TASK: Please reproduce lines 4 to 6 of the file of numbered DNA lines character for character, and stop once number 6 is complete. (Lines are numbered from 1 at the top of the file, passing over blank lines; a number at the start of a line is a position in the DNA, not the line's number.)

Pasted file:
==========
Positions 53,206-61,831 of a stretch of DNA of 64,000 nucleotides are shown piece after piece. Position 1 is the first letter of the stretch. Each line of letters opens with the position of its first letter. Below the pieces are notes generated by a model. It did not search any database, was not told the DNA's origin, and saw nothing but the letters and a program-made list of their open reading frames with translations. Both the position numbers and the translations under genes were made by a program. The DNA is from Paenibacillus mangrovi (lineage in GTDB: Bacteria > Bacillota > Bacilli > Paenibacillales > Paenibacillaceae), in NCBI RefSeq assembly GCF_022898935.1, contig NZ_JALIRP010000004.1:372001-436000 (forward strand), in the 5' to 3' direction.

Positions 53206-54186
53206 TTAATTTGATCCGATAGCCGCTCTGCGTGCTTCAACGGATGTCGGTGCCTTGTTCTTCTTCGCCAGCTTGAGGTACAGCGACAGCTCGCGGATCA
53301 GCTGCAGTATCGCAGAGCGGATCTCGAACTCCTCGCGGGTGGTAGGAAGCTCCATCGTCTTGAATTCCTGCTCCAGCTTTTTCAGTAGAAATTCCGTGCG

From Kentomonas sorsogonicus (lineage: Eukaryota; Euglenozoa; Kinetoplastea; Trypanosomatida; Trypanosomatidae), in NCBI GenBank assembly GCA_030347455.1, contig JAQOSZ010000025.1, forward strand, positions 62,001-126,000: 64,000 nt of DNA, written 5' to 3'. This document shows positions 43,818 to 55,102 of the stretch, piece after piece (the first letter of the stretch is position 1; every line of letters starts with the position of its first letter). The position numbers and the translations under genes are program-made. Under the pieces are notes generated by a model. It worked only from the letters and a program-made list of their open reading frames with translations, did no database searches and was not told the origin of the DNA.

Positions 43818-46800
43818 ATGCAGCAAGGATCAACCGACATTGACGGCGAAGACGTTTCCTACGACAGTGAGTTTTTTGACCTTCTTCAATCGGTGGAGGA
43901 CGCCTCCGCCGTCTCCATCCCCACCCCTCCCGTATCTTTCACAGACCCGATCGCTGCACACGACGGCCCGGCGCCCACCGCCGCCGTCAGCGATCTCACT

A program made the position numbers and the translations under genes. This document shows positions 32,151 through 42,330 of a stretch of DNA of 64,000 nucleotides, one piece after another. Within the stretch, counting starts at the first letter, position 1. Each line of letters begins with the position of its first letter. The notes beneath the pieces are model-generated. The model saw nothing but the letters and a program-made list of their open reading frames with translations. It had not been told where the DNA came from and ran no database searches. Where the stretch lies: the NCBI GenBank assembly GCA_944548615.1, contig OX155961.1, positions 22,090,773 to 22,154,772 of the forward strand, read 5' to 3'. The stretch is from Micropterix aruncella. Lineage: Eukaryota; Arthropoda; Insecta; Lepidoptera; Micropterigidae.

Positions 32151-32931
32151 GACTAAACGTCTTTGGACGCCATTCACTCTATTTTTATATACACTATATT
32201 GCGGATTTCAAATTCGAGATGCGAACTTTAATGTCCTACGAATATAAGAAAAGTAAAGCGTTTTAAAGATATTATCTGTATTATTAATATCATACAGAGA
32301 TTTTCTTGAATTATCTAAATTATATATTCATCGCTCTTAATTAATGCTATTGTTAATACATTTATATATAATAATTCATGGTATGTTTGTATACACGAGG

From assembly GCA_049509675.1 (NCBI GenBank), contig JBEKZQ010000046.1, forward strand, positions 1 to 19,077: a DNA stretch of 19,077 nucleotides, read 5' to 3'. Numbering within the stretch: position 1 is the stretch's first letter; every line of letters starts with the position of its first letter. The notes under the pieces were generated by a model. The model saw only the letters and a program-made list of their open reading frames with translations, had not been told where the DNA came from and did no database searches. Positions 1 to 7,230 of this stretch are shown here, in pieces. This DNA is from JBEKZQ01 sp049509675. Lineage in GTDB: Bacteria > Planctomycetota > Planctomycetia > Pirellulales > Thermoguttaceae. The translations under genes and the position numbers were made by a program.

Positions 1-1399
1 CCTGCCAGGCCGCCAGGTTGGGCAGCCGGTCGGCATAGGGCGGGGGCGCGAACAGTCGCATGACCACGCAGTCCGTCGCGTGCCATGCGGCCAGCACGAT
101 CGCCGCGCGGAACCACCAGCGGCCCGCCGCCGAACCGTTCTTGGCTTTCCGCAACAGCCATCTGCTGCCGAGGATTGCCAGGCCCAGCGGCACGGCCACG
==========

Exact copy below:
53301 GCTGCAGTATCGCAGAGCGGATCTCGAACTCCTCGCGGGTGGTAGGAAGCTCCATCGTCTTGAATTCCTGCTCCAGCTTTTTCAGTAGAAATTCCGTGCG

From Kentomonas sorsogonicus (lineage: Eukaryota; Euglenozoa; Kinetoplastea; Trypanosomatida; Trypanosomatidae), in NCBI GenBank assembly GCA_030347455.1, contig JAQOSZ010000025.1, forward strand, positions 62,001-126,000: 64,000 nt of DNA, written 5' to 3'. This document shows positions 43,818 to 55,102 of the stretch, piece after piece (the first letter of the stretch is position 1; every line of letters starts with the position of its first letter). The position numbers and the translations under genes are program-made. Under the pieces are notes generated by a model. It worked only from the letters and a program-made list of their open reading frames with translations, did no database searches and was not told the origin of the DNA.

Positions 43818-46800